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Looking Back at Tom Dumoulin's Successful 11-Year Career.

Tom Dumoulin, the 2017 Giro d'Italia winner and Olympic silver medalist, has announced his retirement from professional cycling.

The 29-year-old Dutchman made the announcement, saying that he had been struggling with his form since a crash in training last September. "I decided to quit professional cycling with immediate effect," Dumoulin said in a statement. "About two months ago I announced that I would retire as a professional cyclist at the end of the year. During last spring, despite my love for the bike, I noticed that things weren't going how I wanted."

Dumoulin added that he had been hoping to end his career with a strong performance at this month's world championships in Australia but that he now realized he was not up to the task.

Dumoulin rode the Tour an amazing 6 times, and here in 2018 finished 2nd in the General Classification.

Dumoulin rode the Tour an amazing 6 times, and here in 2018 finished 2nd in the General Classification.

In 2010, Tom Dumoulin made an impact at the Grand Prix du Portugal when he won the race's opening time trial. This was despite never having ridden a time trial bicycle before. He went on to win the U23 race overall. Later that year he won a time trial stage of the Girobio. In 2011, he had a brief stint riding for the Rabobank Continental Team before turning professional in 2012.

Tom Dumoulin turned professional in 2012 and made his grand tour debut in the Vuelta a España. In 2014, he won the Dutch National Time Trial Championships and took a bronze medal in the UCI World Time Trial Championships. In 2015, he won the Tour de Suisse prologue and Stage 9 of the Vuelta a España. He also won Stage 13 of the 2016 Tour de France. Dumoulin's biggest victory to date came in 2017 when he became the first Dutch male cyclist to win a Grand Tour by taking home the Giro d'Italia trophy. He also won September's individual time trial at the World Championships in Bergen, Norway.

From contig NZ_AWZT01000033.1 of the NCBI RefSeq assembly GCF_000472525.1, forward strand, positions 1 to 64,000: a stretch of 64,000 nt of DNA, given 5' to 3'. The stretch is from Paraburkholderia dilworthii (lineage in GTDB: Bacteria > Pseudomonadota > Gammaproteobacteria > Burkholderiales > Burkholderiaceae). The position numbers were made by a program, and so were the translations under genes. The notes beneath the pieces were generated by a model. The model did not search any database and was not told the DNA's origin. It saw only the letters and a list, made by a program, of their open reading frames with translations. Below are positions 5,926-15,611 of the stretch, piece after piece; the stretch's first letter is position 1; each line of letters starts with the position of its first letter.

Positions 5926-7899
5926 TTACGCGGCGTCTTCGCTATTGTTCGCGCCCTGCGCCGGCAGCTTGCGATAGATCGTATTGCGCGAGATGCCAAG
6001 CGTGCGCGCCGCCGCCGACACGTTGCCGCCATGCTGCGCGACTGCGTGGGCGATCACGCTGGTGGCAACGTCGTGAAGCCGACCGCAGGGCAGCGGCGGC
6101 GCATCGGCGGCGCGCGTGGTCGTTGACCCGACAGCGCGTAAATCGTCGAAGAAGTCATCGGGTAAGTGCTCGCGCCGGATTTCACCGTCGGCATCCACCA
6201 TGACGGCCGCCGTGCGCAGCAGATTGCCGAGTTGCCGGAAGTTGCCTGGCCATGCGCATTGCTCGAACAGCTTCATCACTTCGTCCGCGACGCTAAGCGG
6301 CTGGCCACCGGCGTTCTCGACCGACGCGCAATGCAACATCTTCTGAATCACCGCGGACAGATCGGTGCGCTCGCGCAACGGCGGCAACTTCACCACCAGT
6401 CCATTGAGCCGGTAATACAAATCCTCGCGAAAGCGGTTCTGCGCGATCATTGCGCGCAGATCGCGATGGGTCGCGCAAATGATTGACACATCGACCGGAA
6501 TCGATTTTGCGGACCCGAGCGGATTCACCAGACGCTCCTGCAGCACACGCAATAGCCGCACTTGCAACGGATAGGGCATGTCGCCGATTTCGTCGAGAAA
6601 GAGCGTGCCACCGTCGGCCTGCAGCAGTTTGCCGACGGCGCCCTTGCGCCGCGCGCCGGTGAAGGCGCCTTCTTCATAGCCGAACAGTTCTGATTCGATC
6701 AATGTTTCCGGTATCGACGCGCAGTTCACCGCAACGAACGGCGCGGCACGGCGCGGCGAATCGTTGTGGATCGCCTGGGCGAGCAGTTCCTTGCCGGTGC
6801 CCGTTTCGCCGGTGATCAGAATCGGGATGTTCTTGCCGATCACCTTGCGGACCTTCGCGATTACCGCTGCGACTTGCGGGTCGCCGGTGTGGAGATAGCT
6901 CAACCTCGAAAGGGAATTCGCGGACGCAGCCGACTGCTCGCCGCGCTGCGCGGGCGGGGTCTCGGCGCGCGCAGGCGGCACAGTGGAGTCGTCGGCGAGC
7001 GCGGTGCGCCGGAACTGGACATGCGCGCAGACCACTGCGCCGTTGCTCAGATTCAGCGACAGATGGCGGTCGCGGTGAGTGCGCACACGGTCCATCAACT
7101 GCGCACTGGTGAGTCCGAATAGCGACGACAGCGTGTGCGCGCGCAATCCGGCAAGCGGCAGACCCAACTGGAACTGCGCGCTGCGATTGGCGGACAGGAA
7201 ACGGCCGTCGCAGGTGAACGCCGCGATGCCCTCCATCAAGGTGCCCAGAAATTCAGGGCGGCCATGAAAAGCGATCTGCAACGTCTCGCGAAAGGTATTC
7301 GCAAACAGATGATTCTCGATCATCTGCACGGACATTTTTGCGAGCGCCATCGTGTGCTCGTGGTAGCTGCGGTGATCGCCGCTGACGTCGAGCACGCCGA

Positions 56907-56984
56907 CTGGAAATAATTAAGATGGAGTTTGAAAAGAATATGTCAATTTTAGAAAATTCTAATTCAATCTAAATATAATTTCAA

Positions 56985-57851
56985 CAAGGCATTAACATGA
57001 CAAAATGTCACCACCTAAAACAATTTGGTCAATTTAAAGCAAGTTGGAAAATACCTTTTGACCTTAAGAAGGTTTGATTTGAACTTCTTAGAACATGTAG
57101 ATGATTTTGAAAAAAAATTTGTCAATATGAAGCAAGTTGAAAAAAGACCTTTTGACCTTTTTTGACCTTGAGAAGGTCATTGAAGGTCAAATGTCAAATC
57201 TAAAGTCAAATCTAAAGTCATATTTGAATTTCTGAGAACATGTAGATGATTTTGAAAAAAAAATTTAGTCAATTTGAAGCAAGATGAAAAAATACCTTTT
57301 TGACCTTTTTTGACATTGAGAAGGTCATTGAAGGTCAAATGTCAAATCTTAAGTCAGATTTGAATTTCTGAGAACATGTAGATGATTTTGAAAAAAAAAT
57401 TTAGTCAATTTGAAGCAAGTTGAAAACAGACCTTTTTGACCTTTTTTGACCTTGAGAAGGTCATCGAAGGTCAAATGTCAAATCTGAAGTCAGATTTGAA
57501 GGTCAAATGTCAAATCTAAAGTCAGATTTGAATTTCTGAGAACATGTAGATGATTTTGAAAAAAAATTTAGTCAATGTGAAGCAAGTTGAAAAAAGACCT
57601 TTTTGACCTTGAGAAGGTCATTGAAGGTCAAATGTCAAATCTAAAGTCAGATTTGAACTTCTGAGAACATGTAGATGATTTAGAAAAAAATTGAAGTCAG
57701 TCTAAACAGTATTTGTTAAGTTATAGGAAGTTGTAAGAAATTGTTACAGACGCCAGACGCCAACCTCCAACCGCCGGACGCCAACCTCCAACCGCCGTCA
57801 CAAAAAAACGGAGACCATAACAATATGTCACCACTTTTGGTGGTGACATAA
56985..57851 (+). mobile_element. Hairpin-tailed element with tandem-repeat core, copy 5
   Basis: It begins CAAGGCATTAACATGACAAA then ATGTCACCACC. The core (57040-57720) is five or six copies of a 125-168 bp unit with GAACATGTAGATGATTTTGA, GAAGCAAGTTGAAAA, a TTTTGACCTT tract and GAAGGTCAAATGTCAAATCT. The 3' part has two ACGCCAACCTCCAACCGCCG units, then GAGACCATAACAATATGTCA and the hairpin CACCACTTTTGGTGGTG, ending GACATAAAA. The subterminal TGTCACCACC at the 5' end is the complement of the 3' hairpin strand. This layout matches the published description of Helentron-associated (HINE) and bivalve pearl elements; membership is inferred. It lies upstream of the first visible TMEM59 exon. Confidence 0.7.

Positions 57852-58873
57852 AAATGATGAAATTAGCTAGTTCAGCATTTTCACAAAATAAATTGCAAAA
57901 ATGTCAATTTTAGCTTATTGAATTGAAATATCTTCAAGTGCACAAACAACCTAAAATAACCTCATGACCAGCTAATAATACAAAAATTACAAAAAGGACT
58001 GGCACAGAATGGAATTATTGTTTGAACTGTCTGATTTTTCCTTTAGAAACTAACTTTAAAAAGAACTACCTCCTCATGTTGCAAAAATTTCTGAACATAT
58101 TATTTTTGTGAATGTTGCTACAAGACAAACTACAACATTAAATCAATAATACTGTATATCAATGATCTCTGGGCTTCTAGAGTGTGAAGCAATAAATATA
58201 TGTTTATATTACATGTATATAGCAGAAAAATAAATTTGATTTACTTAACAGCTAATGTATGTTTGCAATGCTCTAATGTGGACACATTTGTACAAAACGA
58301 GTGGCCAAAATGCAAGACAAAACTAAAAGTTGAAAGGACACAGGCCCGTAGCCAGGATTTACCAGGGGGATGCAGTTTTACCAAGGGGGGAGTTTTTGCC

Tom Dumoulin (Team Sunweb) was considered one of the favourites for overall victory at the 2018 edition of the race. He took the race leader's Maglia Rosa for the third year in a row after winning the opening 9.7-kilometre (6.0-mile) individual time trial in Jerusalem, but lost the lead to Rohan Dennis (BMC Racing Team) on Stage 2. Simon Yates (Mitchelton–Scott) then took over as race leader after attacking from the group of favourites 1.5 kilometres (0.93 miles) from the summit of Mount Etna on Stage 6, and went on to win stages 9 and 11. Dumoulin remained in second place overall behind Yates until Stage 14, when he dropped to fourth after finishing second behind solo winner Chris Froome (Team Sky) on Monte Zoncolan. On Stage 18 to Prato Nevoso, Yates appeared to crack and lost 28 seconds to Dumoulin and Froome, reducing Yates' overall lead over Dumoulin to 56 seconds going into stage 19 – a 34.2-kilometre (21.3-mile) individual time trial from Trento to Rovereto which Dumoulin won by 2 seconds, taking over as virtual race leader with only one stage remaining However, Froome attacked with 80 kilometres (50 miles) left of stage 19 and went on to take both the stage victory and the overall race lead, eventually finishing 40 seconds ahead of Dumoulin in second place.

The 2017 Giro d'Italia winner and current world time trial champion, has announced his immediate retirement. Dumoulin made the announcement via social media, saying that he had "decided to call it a career" after more than a decade as a professional cyclist. The Dutchman has enjoyed a decorated career thus far, winning stage races such as the Giro d'Italia and Vuelta a España, as well as one-day classics like Milan–San Remo. He is also a two-time world champion in the individual time trial discipline.

In recent years, Dumoulin has been hampered by injuries, most notably when he was forced to abandon the 2019 Tour de France while leading the overall classification. However, he bounced back strong in 2020 with an Olympic silver medal in the individual time trial event. Dumoulin finished his 2021 season early after being hit by a motorist during training but came back strong in stage 7 of the Giro d'Italia which he fought to win alongside teammate Koen Bouwman.

Dumoulin has left a legacy in the sport, and his retirement has made headlines all across the globe.

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